Coming Together on E-Privacy

If we chronicle the evolution of electronic commerce via the headlines, the conventional wisdom is that online privacy is Job One.

If online privacy really is a top priority of legislators, company owners and watchdog organizations, that’s a good thing. However, the more ink privacy consumes in legislative committee meetings, in press releases and in media, the more confusing it becomes. Suddenly the most unlikely individuals become e-privacy bedfellows.

Consider: This week, President George W. Bush’s nominee for FBI director, Robert Mueller, emphasized his commitment to consumer privacy on the Internet. He made a point of offering his opinion that privacy must be balanced with technological advancements.

Not a moment too soon, if you were to ask one Nicodemo S. Scarfo Jr., an alleged member of the Gambino crime family.

Scarfo wants to have evidence against him thrown out because it was gathered by the FBI’s Internet scanning system, Carnivore. The system, according to its critics, is an example of Big Brother at his absolute worst.

Are Scarfo and Mueller looking at the same sheet music?

Tune In, Tune Out

So what does this all have to do with you, or me, or e-commerce? In a word, everything.

E-business owners would do well to pay attention to news surrounding governmental cyber-snooping, as well as any pending legislation designed to protect online consumer privacy.

For one thing, because of all that above-mentioned ink the press is devoting to these issues, consumers are clearly tuned in to any possible compromise of their online privacy — everything from credit-card data being exposed on the Web, to the sale of individual purchase and clickstream histories. Such compromises are instantly recognized as a negative by the majority of Internet users.

Negatives translate to hesitation, and hesitation in the online consumer base can only mean surfing without buying. And a pile-up of abandoned shopping carts.

Good Cop, Bad Cop?

That is why Mueller’s attitude may work to benefit e-tailers.

In Senate Judiciary Committee hearings, when Senator Diane Feinstein (D-California) introduced a line of questioning about the FBI’s use of electronic surveillance and high-tech theft cases, Mueller said he believes the FBI should use its resources to obtain convictions that will lead to “the greatest form of deterrence.”

Whether it will help individuals looking for some peace of mind vis-a-vis Big Brother is another question altogether.

Giant Step, Big Hill

Meanwhile, while e-tailers wrestle with the increasingly challenging job of protecting the privacy of their customers, healthcare Web sites have taken a giant step forward in the fight.

This week, the American Accreditation Healthcare Commission issued criteria that Web sites must meet in order to be accredited. The two most crucial rules are simply that Web sites must be regularly reviewed by an internal oversight committee — including security audits if personal information is collected — and consumers must opt-in and consent before any of their personal data can be used.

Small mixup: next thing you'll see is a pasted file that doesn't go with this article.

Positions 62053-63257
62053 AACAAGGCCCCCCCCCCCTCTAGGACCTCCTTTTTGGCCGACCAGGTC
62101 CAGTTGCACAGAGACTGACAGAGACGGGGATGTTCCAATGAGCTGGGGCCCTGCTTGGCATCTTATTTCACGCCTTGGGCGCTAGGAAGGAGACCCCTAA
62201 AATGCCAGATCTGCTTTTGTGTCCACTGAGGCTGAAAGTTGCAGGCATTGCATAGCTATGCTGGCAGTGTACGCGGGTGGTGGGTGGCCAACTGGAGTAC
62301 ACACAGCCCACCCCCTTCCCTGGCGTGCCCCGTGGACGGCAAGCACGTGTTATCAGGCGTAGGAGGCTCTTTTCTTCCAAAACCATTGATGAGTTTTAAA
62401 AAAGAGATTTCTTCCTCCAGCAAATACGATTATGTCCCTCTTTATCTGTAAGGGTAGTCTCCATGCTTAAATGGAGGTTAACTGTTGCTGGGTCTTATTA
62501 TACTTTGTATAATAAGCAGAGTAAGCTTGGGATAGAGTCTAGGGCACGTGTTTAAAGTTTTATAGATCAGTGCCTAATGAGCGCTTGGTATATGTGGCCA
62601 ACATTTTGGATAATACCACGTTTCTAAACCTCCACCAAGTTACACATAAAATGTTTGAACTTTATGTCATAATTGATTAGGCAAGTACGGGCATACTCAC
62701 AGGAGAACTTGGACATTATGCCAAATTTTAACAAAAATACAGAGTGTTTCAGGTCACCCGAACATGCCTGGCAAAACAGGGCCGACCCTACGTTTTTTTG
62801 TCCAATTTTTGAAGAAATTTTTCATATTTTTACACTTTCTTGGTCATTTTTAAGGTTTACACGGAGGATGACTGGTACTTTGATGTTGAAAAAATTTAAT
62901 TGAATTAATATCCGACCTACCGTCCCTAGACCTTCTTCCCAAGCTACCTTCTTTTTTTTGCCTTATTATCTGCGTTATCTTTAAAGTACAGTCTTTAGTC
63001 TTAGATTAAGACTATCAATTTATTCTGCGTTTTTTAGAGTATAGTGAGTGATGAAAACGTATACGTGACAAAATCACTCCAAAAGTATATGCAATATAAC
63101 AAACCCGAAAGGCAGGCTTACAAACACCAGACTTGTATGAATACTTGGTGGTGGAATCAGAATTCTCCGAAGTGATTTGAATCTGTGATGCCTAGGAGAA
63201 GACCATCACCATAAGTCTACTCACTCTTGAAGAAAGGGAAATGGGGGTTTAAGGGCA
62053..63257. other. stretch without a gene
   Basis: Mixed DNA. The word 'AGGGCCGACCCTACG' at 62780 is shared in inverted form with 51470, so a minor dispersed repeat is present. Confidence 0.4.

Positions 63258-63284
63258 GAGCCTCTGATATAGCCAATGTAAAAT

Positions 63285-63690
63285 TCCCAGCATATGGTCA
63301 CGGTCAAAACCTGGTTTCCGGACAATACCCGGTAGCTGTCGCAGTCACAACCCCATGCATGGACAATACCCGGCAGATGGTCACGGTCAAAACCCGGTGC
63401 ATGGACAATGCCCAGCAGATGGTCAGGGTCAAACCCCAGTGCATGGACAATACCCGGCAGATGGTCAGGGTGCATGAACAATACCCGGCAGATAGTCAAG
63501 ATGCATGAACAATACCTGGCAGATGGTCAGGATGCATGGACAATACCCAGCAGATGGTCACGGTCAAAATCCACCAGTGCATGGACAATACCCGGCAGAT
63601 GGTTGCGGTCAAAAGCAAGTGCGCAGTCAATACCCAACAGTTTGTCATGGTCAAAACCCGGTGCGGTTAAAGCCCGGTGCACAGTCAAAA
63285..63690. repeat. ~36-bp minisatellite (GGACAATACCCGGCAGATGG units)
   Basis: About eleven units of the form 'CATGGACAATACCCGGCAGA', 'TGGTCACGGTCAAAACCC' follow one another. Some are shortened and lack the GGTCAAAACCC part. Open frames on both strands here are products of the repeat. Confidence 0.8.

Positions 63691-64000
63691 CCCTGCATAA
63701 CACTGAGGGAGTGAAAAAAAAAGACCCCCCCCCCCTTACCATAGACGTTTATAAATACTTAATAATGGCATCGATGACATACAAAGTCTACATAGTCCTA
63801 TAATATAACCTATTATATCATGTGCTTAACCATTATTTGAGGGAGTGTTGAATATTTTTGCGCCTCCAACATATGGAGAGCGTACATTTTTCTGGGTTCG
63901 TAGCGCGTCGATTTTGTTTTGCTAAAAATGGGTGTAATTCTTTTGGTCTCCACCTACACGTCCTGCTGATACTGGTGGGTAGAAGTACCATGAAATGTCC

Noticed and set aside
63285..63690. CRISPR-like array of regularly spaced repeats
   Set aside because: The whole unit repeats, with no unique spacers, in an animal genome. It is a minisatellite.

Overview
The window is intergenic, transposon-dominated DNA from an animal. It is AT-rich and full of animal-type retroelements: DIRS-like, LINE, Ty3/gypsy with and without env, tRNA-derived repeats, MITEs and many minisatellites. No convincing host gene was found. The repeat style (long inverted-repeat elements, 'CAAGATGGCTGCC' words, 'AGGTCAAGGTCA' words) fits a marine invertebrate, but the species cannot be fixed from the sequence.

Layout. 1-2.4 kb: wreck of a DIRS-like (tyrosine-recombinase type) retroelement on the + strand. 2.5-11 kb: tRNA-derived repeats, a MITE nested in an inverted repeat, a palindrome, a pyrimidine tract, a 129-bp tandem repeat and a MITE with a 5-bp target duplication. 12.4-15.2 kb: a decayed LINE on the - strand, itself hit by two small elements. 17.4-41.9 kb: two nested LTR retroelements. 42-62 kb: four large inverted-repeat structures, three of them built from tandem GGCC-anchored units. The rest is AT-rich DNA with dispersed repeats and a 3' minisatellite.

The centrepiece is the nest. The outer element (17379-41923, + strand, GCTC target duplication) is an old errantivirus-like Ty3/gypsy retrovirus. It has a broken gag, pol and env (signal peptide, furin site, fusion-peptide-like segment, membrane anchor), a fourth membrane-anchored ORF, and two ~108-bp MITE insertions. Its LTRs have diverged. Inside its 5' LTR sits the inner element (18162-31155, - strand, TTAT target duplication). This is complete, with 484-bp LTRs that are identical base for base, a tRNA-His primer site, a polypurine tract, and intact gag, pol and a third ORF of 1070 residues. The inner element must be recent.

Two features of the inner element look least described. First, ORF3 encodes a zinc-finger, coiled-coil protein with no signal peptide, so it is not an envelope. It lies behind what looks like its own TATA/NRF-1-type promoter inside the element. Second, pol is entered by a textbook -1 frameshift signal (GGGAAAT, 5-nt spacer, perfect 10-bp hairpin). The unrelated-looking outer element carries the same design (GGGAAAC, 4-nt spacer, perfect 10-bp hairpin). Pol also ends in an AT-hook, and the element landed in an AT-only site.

It all adds up to a lot more detail work for Web sites. Keeping track of who opted in or opted out, or whether their choices applied to certain areas but not to others, is an uphill climb for Web sites, to be sure.

Miles To Go

If healthcare sites emerge as the leader in protecting online privacy, so be it. What really matters is that commercial sites must be as diligent and vigilant as those who set the tone for consumer protection.

That will translate into massive labor dollars being spent to implement systems that go the extra mile in safeguarding customer data.

It will also require a forward-thinking approach to the issues at hand. The payoff for e-tailers who make the effort will come later, when the general online consumer base finds a greater comfort level in doing business online with the trusted merchants. That’s when those shopping carts will begin to speed on through the virtual checkout lane.

Who’s On First?

So who should set the standards for online privacy as it relates to e-tailers? Some believe it should be a government function, while others think that Uncle Sam will only further muddle the issues.

Should there be an independent oversight organization publishing industry guidelines to which e-tailers voluntarily submit?

Or should there be nothing voluntary about it? Perhaps all e-tailers need to contribute to the greater good of the industry and comply with across-the-board privacy standards mandated by law.

Are we a one-for-all and all-for-one cyber society? If so, then we’re all just six degrees from Nicky Scarfo.

Fight the Power

If Scarfo’s lawyers are able to convince the courts that his privacy was violated, then so can we in future cases and situations. And so might your customers, if you’re an online business. And then more headlines, more distrust and more hesitation among potential online buyers will ensue.

The way to head off the flood of litigation and the growing consumer confusion about Internet privacy is to establish reasonable guidelines for online privacy right now, both laws and industry standards, and never waver from them.

What do you think? Let’s talk about it.

Note: The opinions expressed by our columnists are their own and do not necessarily reflect the views of the E-Commerce Times or its management.

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